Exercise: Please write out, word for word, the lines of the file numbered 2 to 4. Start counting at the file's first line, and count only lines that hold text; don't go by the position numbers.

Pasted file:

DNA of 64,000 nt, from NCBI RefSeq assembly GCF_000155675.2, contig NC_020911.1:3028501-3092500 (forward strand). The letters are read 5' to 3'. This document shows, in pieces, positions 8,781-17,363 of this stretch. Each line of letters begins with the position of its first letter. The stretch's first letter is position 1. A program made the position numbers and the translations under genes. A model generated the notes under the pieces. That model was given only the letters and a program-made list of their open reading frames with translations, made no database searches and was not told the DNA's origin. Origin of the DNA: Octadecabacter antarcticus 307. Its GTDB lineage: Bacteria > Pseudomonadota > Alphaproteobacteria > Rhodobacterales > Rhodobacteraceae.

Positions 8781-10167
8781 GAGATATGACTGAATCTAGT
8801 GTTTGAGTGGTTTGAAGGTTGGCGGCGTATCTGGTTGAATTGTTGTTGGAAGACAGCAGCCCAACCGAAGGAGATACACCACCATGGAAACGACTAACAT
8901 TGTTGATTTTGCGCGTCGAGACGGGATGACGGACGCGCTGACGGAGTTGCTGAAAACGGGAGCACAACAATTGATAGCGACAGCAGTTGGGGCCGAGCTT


Positions 8781-10167
8781 GAGATATGACTGAATCTAGT
8801 GTTTGAGTGGTTTGAAGGTTGGCGGCGTATCTGGTTGAATTGTTGTTGGAAGACAGCAGCCCAACCGAAGGAGATACACCACCATGGAAACGACTAACAT